Title 18, § 3182, U.S.C. (1946), the statute which implements the constitutional provision, has been substantially in its present form since 1793. It is as follows:
Thus one charged with crime in any state who flees from its justice to another state shall be extradited by the latter. Under no other circumstances is extradition authorized. It has therefore been consistently held, as we said in Johnson v. Matthews, 1950, 86 U.S.App.D.C. 376, 182 F.2d 677, that in a habeas corpus proceeding involving extradition the subjects of inquiry are: (a) whether a crime has been substantially charged in the demanding state; (b) whether the prisoner is the person so charged; (c) whether the prisoner was in the demanding state at the time of the crime.
How is the trial court to determine whether a prisoner, charged with committing a crime in a demanding state, is a fugitive from its justice? The test announced by the Supreme Court is obvious and simple. He is a fugitive from justice if he was in the demanding state when the crime was charged to have been committed; if he was not there then, he is not a fugitive and should be released. A leading case on this proposition, from which the Supreme Court has never departed, is Hyatt v. People, etc. ex rel. Corkran, 1903, 188 U.S. 691, 23 S.Ct. 456, 47 L.Ed. 657. There a proceeding for habeas corpus was commenced by Corkran in a New York state court to obtain his discharge from imprisonment by the respondent, the chief of police in Albany, who held him under a warrant issued in extradition proceedings by the Governor of New York. The lower courts refused to discharge Corkran from custody but the Court of Appeals of New York reversed and ordered him released. A writ of error brought that judgment to the Supreme Court of the United States for review.
It was stipulated at the habeas corpus proceeding that there were attached to the requisition from the demanding state of Tennessee copies of three indictments which were found on February 26, 1902, and that the alleged crimes were charged therein to have been committed on May 1, 1901, May 8, 1901, and June 24, 1901, respectively. Further, it was conceded of record that Corkran was not in Tennessee between May 1, 1889, and July 1, 1901, but was in that state on July 2, 1901. Thus the parties stipulated that Corkran was not in Tennessee when the crimes charged against him were alleged to have been committed. The Court said, 188 U.S. at page 711, 23 S.Ct. at page 458:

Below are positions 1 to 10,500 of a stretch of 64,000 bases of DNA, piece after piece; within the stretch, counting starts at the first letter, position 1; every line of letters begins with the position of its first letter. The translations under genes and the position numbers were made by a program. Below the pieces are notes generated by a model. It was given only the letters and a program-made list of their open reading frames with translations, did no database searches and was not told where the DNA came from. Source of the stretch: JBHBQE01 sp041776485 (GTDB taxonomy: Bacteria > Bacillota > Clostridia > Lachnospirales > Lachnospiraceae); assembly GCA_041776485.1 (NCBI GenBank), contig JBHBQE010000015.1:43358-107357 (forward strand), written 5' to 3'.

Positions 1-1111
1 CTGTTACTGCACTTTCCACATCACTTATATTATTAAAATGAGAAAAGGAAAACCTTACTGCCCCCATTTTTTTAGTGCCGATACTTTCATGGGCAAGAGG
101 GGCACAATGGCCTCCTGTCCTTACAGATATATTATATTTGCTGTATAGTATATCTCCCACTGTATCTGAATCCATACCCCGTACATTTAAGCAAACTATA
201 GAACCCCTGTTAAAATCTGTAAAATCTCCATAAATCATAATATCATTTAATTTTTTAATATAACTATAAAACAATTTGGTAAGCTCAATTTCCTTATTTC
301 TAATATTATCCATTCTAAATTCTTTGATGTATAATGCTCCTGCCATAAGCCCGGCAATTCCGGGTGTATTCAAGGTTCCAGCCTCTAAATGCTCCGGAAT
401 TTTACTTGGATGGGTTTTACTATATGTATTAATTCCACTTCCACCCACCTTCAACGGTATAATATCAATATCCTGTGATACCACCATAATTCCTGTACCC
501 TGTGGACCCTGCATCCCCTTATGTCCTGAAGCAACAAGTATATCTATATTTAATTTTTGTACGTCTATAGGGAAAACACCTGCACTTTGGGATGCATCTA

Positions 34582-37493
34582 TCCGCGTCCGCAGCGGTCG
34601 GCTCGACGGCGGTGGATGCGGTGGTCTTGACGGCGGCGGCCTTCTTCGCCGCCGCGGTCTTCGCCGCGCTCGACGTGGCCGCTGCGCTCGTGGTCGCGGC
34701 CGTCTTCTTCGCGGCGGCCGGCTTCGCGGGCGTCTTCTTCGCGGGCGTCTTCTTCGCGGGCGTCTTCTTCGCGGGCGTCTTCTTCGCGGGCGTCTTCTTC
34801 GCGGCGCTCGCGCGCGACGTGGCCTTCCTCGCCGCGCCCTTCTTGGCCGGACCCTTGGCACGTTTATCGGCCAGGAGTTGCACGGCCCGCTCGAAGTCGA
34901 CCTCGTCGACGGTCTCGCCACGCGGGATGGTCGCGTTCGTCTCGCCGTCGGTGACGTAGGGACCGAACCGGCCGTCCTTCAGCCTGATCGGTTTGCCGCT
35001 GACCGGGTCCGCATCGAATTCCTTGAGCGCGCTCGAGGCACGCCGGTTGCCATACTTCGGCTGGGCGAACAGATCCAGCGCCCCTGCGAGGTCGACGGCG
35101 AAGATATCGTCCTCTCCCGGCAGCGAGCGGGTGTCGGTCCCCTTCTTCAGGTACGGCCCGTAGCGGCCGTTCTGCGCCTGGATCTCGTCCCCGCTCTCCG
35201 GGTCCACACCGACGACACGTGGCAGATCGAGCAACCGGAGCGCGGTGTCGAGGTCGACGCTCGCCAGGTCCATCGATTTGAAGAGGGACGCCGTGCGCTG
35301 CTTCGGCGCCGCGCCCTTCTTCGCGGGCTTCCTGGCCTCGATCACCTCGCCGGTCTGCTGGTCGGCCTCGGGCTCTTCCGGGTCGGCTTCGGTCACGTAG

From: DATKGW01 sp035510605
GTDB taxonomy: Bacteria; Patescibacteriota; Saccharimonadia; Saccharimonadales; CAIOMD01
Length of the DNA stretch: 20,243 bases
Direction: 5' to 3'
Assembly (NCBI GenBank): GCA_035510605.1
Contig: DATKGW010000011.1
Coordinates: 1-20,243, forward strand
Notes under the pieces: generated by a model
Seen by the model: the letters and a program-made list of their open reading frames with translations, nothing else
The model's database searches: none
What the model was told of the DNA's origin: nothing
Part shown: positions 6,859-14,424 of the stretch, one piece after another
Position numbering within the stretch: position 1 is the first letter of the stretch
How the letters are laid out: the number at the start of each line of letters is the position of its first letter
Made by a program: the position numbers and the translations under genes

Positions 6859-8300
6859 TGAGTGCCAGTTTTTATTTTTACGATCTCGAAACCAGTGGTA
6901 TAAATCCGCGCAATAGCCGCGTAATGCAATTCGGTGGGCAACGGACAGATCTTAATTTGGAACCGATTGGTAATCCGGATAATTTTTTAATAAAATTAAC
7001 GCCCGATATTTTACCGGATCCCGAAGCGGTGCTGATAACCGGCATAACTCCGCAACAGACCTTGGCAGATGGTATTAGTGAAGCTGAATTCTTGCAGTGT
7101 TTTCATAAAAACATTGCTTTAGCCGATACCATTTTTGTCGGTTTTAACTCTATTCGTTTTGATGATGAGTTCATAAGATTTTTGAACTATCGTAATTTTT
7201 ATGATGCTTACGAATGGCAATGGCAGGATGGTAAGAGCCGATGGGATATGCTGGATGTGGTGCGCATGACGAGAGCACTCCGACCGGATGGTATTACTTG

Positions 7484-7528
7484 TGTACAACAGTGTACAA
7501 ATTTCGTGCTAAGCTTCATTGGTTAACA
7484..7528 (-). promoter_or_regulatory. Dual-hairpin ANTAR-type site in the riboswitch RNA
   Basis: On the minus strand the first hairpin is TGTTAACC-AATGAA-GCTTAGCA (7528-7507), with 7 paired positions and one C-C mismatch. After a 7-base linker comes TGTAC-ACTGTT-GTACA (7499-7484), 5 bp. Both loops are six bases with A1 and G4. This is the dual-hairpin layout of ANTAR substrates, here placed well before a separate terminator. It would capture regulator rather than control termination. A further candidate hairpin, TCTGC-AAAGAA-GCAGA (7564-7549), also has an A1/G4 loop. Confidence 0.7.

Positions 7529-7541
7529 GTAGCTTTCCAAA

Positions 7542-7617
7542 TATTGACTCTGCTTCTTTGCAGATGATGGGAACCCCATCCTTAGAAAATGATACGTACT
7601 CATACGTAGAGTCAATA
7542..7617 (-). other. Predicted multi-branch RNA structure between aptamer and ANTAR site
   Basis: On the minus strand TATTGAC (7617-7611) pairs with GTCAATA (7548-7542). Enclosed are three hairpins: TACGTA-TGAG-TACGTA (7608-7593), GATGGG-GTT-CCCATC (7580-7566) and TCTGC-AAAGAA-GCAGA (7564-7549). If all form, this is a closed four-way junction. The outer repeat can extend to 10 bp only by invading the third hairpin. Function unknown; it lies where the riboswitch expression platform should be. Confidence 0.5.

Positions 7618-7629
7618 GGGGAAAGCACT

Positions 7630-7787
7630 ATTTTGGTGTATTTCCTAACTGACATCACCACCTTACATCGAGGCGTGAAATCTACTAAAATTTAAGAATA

The opinion of the Supreme Court goes on to emphasize that to stand the test of habeas corpus, extradition must be justifiable under the federal statute. At pages 712 and 713, of 188 U.S., at page 459 of 23 S.Ct., the Court said:
With the principle of the Corkran case in mind, we turn to the facts of the present case. Unquestionably, Willie Fowler was charged by Gertie Mey's affidavit
and concludes that
The appellee thus contends that the prima facie showing, made by the requisition papers, of Fowler's presence in North Carolina on or about March 1, 1950, must stand because Fowler introduced no evidence to rebut or refute it. But appellee's admission that appellant was not in North Carolina at the time charged overcame and destroyed the presumption of his presence there which was created by the demanding papers. Proof was therefore unnecessary to rebut the presumption. This was expressly held in the Corkran Case, 188 U.S. at page 711, 23 S.Ct. 456. One who stipulates that his opponent's allegation is true cannot later complain that it was not proved.
2. Appellee's second contention is that, even if Fowler was not in North Carolina on March 1, 1950, or on any subsequent day until he arrived there on May 1, 1950,
From this, appellee deduces Fowler's presence in North Carolina at the time the offense was alleged to have been committed. In other words, the appellee's statement just quoted in effect says the complaining affidavit of April 29 can be construed as charging that, in North Carolina on May 1, 1950, Fowler abandoned his wife and children without making adequate provision for their support.
Whether Fowler might be convicted on May 1, 1950, because he was then in the state and perhaps did not support his wife and children on that day, was not material on habeas corpus. So far as May 1 is concerned, the question is not whether he might be convicted — indeed, he was convicted! — but whether Gertie Mey's affidavit substantially charged him with committing the crime of abandonment and nonsupport on that one day when he was in North Carolina. We are clear that the affidavit did not charge the commission of the crime on May 1 within the meaning of the federal statute — which of course has reference to a valid legal charge — because the complaining affidavit was made by Gertie Mey two days before May 1. A crime cannot be charged in futuro. An indictment or affidavit of complaint which purports to do so is bad on its face and in legal effect charges nothing. Certainly it is not a charge of crime which will sustain an extradition order challenged by habeas corpus.